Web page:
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20121027
20121104
Search Results 0 to 9 of about 10 (some duplicates have been removed)
. when we have to turn down customers because of decision by government to interfere and make a regulation that says that we have to go in and, you know, stop cars from delivering the type of service they need to get in, and you know, people right now, with bad transit you have to travel. you can't stop people at the doorway and the limousine service is very important for customers. melissa: no, absolutely. you heard tom kloza was on right before you. he was saying a lot of this has to do with panic. i'm out there on the street, the gas situation is not about panic. it is about cars literally running out of gas because there isn't any around. give me an anecdote. what is going on? >> it's true. cars are running out. driving around for miles and miles trying to find a gas station. literally having to pull over, because they can't drive anymore. we're having, literally 30% of our fleet down as of last night. this morning we're turning away customers. we're telling no, we can't provide service to you. it's a real problem. it's not just, it is not imaginary. it is real. melissa: f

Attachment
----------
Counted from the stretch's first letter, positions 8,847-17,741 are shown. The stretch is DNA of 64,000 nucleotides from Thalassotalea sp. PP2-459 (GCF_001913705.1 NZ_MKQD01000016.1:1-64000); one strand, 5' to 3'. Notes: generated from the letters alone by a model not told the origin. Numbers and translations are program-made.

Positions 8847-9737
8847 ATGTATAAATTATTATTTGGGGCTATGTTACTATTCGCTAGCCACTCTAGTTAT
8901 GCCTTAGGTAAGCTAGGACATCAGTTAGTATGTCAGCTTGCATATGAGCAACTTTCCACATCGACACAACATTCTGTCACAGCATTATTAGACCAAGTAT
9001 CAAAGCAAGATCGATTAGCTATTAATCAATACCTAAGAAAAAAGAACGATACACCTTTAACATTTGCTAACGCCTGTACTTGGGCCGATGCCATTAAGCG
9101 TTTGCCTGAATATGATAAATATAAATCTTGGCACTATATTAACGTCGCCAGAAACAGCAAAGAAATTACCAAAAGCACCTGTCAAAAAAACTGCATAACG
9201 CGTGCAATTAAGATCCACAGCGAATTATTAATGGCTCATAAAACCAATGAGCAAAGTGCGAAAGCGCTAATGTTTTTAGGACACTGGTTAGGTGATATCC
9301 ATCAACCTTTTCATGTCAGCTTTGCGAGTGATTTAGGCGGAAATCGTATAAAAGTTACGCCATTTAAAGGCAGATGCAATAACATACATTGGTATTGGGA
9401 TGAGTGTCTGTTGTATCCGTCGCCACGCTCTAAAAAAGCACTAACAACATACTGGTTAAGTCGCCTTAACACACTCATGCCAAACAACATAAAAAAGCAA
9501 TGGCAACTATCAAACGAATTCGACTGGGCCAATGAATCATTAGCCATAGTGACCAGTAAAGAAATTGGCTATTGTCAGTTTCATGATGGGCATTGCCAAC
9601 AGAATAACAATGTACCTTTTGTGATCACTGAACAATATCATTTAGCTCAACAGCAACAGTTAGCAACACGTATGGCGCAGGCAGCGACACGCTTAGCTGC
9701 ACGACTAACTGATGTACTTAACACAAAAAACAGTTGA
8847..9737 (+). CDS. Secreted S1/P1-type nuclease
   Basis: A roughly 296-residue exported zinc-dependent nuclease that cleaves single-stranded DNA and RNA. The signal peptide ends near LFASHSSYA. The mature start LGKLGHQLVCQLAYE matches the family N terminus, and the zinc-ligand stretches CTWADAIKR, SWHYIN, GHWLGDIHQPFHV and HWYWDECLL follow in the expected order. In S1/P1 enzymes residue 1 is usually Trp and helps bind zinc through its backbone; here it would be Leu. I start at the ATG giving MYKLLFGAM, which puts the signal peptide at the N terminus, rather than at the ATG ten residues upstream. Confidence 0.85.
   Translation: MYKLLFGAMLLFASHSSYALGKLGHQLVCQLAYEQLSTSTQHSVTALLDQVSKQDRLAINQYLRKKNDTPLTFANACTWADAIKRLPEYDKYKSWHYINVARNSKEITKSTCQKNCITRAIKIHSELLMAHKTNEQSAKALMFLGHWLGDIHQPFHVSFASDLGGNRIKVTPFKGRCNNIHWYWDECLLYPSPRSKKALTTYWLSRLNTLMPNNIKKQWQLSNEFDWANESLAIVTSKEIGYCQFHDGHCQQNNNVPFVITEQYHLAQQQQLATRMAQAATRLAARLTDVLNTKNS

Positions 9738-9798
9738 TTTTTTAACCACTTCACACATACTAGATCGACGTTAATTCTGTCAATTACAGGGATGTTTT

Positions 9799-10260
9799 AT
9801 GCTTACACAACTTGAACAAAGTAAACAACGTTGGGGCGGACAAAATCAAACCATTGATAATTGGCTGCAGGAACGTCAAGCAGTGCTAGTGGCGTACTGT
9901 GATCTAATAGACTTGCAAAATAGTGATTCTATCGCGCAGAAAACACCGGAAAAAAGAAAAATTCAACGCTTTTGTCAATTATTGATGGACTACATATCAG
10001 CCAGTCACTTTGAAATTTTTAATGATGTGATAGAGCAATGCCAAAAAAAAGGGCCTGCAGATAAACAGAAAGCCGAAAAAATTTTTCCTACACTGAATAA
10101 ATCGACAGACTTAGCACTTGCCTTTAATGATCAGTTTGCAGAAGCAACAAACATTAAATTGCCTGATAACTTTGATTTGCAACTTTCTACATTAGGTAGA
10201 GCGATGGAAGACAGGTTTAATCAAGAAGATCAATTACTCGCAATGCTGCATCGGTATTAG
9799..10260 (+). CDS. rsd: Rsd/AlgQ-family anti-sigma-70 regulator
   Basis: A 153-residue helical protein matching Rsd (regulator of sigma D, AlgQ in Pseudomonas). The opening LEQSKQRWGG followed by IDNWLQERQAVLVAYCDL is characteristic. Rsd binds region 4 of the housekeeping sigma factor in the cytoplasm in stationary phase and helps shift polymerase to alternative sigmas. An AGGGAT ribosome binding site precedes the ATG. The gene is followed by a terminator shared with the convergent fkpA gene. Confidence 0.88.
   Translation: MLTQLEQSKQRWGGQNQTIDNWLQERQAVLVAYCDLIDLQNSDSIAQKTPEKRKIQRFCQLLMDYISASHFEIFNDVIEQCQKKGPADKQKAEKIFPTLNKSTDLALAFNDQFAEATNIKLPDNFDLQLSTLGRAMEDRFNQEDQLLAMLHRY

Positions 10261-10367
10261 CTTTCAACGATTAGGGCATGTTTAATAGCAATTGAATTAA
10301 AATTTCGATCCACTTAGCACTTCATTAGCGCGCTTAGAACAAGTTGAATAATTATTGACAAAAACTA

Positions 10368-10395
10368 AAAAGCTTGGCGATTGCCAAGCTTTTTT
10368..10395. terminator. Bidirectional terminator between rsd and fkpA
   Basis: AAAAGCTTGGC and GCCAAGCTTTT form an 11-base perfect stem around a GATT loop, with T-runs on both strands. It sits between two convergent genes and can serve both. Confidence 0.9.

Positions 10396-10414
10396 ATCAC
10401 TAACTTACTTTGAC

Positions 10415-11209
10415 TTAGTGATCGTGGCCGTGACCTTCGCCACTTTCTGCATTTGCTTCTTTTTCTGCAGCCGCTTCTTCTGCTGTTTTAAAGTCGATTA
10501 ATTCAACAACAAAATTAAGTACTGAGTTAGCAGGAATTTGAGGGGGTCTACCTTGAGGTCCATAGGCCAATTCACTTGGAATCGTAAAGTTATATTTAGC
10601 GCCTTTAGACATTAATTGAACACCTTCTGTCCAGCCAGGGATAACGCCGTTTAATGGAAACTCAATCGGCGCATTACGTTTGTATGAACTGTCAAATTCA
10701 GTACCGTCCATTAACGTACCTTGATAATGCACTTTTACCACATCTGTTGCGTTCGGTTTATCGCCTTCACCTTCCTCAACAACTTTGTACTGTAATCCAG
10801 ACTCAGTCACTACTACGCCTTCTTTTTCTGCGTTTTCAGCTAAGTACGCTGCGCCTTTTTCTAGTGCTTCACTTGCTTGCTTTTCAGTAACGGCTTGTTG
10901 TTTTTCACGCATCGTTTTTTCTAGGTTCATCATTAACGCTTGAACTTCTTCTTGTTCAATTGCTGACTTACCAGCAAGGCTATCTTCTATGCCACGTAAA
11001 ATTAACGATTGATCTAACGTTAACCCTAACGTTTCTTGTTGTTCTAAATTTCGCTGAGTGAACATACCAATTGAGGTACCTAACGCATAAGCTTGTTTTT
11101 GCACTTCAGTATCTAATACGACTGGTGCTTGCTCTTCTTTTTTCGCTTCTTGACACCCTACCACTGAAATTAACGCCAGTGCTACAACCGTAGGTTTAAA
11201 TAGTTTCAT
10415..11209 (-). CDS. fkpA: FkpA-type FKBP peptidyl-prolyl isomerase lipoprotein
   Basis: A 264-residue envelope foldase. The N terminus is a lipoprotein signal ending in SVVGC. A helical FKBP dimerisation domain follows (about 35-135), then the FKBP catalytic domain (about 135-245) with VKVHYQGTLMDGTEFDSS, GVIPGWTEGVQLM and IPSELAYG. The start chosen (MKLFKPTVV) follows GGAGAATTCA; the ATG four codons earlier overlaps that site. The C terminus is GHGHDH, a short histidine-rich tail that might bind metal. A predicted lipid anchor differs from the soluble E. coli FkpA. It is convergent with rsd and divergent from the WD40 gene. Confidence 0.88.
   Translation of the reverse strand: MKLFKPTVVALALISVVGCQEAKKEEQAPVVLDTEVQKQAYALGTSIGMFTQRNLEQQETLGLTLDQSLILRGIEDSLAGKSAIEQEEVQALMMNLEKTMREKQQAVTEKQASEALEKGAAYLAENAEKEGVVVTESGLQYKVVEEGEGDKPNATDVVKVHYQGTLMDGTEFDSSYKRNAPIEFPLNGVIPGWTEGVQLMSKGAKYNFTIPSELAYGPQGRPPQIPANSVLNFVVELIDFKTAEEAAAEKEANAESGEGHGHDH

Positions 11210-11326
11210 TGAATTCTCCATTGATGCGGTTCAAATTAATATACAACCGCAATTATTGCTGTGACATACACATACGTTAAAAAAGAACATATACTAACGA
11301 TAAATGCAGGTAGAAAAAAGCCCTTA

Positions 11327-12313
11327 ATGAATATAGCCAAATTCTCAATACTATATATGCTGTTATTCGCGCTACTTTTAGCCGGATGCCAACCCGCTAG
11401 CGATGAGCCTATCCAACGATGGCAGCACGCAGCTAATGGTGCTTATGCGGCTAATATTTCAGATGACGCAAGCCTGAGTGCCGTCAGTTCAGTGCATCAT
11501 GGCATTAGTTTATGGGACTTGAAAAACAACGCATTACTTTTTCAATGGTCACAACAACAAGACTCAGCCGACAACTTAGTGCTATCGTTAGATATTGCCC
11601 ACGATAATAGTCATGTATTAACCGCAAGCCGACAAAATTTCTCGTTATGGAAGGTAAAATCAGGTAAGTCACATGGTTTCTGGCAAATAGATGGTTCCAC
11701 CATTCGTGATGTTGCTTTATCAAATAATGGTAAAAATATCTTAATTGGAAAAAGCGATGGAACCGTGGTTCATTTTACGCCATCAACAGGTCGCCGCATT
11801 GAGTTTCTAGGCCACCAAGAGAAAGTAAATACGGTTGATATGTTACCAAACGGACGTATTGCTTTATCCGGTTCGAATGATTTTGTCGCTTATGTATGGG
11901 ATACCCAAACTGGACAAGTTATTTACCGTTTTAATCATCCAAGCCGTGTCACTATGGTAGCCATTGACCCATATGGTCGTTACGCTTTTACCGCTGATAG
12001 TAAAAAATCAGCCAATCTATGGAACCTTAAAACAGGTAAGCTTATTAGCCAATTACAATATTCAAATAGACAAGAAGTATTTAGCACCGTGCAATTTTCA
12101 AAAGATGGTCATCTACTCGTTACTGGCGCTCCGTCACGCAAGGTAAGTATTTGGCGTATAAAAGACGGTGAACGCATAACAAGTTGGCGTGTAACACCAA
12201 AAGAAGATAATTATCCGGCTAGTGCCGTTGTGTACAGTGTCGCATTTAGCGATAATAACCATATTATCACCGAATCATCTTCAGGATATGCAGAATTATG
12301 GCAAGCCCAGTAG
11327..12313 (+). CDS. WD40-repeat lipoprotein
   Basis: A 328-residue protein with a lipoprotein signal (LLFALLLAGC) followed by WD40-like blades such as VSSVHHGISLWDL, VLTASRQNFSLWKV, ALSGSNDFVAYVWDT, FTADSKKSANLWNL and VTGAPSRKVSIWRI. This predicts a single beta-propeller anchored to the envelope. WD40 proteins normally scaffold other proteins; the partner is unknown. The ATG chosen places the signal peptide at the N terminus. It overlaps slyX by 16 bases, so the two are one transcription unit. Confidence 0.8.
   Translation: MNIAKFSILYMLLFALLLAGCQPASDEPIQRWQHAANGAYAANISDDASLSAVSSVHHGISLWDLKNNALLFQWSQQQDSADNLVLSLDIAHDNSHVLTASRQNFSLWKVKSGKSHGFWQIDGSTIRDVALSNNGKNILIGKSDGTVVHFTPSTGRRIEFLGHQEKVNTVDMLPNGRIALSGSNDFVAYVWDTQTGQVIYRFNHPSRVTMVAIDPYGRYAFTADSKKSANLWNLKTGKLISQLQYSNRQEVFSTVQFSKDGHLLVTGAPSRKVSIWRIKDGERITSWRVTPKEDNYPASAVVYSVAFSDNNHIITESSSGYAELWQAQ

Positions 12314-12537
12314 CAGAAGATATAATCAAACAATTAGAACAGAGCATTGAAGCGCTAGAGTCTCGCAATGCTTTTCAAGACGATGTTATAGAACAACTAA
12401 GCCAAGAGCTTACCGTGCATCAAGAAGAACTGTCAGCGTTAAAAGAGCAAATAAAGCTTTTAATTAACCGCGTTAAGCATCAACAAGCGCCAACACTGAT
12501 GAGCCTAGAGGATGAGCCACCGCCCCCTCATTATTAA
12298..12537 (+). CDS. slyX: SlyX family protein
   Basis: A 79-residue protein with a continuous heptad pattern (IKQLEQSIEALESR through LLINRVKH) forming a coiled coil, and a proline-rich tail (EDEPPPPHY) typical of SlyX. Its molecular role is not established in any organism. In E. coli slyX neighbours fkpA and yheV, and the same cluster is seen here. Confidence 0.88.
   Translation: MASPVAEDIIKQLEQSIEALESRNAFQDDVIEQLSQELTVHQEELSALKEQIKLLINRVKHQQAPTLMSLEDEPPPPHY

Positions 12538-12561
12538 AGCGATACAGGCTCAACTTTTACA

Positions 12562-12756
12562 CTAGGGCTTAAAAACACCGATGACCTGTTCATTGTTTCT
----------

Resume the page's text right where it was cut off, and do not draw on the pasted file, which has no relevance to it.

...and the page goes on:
told hurricane sandy is proof we need a powerful federal government, the fema to provide emergency management. the just makes sense. disaster across state lines who but the fed can help? the new york times declared a big star requires big government. very few politicians are skeptical. it is a relief to turn to ron paul. doctor, it is of myths that we need fema? >> i think so. it causes more harm than good. we handle plus a disasters 204 years before we had fema i have taken this position for a long time since the was first in office and i kept getting reelected because people were tired of fema. locked into insurance and it is a bureaucracy. they just takeover. john: across the fed line they have to have rolled? >> no. we should have real insurance. it causes many of the problems because they say you have to have insurance. they will noo sell it. that tells you it is too dangerous. soap rich people are subsidized by the poor people they have a good time the houses are washed away. john: before the storm the president held a press conference that the red cross. >> we are here becau